“Yes but surely..”
“Look sir, I move ‘em or book ‘em. Don’t care which.” Speaking of which, Are you going to move?
“You know I’d like nothing better than to buy you a coffee and argue this through some time.” Oh God.
“Wouldn’t make any odds sir, you’d be better off talking to the politicians and civil servants who framed the legislation.”
“Yeah but couldn’t you..”
“Do it for one sir, I’d have to do it for everyone. Got to be fair.” Now move it sunshine.
“Okay, I’m going, I’m going.” He goes to close the car door. “Are you sure you don’t have any discretion?”
“No sir.” Move, sunbeam!
“I’m going.” He finally starts the car engine and drives away. Thank goodness for that. I’ve got another six hours patrol and fifteen streets to cover and I just don’t have time for conversations that go round and round before disappearing down their own circular logic.

Monday, September 18, 2006


Link strings

One of the things I like to do, and a source of never ending interest to me is my webstats. Where are they from? Who are they? How have they arrived here? Who is it that actually reads my scurrilous and scatalogically corrupted drivel? Are they as warped as I am?

A steady trickle, at least ten or fifteen a day, come from the Google search string ‘how to get off a parking ticket’ or similar. Four or five come here looking for a sample letter to help get a parking ticket cancelled. The good news for you guys is that I shall be posting an article here some time this week, or maybe next, for your erudition and delectation called ‘How not to write a parking appeal letter’.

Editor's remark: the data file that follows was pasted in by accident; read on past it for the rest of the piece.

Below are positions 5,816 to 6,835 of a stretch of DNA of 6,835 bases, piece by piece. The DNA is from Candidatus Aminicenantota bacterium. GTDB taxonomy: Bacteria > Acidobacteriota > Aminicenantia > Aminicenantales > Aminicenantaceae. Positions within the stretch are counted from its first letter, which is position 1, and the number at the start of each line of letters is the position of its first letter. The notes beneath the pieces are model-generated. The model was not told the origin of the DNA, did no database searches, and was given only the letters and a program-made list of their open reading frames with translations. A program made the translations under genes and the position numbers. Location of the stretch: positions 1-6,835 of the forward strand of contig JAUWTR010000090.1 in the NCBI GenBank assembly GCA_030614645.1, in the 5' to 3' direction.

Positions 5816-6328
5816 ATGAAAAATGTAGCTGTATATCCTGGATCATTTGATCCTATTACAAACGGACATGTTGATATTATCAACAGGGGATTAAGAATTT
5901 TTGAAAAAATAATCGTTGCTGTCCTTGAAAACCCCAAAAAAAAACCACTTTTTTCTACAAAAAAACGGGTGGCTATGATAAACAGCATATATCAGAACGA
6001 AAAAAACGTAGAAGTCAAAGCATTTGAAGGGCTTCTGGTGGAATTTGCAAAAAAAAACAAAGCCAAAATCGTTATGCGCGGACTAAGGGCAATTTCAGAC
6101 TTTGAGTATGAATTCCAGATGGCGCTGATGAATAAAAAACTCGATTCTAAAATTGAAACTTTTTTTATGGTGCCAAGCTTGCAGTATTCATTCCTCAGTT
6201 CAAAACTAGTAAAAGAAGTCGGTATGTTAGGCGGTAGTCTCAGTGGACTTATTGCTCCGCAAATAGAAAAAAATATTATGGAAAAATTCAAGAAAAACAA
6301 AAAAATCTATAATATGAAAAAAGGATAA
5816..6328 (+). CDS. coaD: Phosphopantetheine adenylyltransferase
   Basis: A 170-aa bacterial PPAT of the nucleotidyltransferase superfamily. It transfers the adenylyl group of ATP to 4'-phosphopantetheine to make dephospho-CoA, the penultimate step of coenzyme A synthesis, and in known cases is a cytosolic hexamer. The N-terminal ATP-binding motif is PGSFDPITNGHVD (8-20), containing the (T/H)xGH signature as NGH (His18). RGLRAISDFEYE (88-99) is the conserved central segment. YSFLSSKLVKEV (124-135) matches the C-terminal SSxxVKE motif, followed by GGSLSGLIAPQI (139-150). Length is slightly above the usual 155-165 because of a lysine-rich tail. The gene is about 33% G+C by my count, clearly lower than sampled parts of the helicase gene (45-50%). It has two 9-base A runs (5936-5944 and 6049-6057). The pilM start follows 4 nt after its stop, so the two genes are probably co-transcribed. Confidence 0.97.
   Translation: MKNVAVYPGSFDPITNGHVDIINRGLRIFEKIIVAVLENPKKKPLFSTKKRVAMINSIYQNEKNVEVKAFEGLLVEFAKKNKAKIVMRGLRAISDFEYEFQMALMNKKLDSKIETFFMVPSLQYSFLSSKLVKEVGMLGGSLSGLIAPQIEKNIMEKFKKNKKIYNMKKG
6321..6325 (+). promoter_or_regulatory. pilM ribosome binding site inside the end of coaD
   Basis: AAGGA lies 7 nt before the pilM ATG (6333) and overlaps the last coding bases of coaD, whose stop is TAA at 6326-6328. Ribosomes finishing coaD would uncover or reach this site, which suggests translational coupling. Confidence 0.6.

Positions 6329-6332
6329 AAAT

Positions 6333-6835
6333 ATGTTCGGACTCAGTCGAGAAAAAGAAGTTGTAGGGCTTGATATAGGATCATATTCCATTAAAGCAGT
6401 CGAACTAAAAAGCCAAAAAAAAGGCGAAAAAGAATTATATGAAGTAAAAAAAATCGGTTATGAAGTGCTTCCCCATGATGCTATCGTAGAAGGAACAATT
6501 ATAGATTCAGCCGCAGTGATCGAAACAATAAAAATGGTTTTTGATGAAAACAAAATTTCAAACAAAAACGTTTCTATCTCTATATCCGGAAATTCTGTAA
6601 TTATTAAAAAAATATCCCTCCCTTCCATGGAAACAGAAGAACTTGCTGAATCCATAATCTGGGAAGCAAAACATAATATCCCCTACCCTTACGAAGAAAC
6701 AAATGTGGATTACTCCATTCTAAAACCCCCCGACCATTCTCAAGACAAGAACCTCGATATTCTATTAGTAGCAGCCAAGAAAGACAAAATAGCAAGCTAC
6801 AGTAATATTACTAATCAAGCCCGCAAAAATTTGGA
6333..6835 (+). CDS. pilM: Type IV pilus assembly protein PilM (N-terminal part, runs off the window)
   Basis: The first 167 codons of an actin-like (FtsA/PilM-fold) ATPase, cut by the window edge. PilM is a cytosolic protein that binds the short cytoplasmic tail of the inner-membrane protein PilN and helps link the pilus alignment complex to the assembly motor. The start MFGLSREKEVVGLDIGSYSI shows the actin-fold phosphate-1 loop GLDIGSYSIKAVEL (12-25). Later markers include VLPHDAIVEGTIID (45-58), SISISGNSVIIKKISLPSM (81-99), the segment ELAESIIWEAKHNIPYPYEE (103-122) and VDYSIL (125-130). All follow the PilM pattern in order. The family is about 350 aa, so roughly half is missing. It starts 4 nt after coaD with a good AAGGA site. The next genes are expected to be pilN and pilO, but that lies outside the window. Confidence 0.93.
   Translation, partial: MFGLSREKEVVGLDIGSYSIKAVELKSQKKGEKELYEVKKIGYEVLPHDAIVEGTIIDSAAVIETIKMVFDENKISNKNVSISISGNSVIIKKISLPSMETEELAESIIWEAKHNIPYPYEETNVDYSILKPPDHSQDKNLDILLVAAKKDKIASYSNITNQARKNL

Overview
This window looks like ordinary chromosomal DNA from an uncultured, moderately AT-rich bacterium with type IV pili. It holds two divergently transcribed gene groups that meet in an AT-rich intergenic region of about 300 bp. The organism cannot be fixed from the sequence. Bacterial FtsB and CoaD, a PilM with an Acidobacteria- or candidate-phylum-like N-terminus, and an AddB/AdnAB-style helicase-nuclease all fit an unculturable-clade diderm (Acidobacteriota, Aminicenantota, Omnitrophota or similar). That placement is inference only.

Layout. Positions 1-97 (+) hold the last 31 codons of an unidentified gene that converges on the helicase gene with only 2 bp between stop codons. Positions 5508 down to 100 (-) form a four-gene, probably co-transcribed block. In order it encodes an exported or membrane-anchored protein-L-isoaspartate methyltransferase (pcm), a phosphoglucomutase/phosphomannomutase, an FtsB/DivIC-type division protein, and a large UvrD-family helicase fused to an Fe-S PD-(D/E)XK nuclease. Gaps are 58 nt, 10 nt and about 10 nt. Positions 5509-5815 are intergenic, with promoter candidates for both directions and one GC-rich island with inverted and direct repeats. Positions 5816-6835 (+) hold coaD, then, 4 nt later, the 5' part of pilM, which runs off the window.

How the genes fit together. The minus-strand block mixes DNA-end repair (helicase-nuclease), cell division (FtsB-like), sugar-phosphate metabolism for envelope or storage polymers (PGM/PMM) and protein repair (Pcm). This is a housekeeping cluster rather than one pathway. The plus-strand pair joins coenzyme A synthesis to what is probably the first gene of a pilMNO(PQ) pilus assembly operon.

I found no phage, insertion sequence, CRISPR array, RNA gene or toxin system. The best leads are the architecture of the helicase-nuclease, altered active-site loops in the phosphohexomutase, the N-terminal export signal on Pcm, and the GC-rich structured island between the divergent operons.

Now hold on a minute! Surely I’m one of the enemy – the soulless ticket hunter, mindless Street Robot, persecutor of the innocent motorist – why should I help you? What is my agenda? What’s your game Mister Sticker?

My ‘agenda’ if that’s what it is, is simple. I’m addicted to fair play. I sleep at night because I try to do what I do even handedly and without prejudice. If my employers were to rate my greatest assets, they would tell you they are my thoroughness, attention to detail and sheer dogged persistence. Oh yes, as my regular readers will attest, I despise some of the practices that certain of my colleagues use to keep their averages up to scratch. Having been cheated too often in another life I now detest cheats of all kinds. On both sides of the fence.

Hot off the press! Hold the front page! Important Announcement!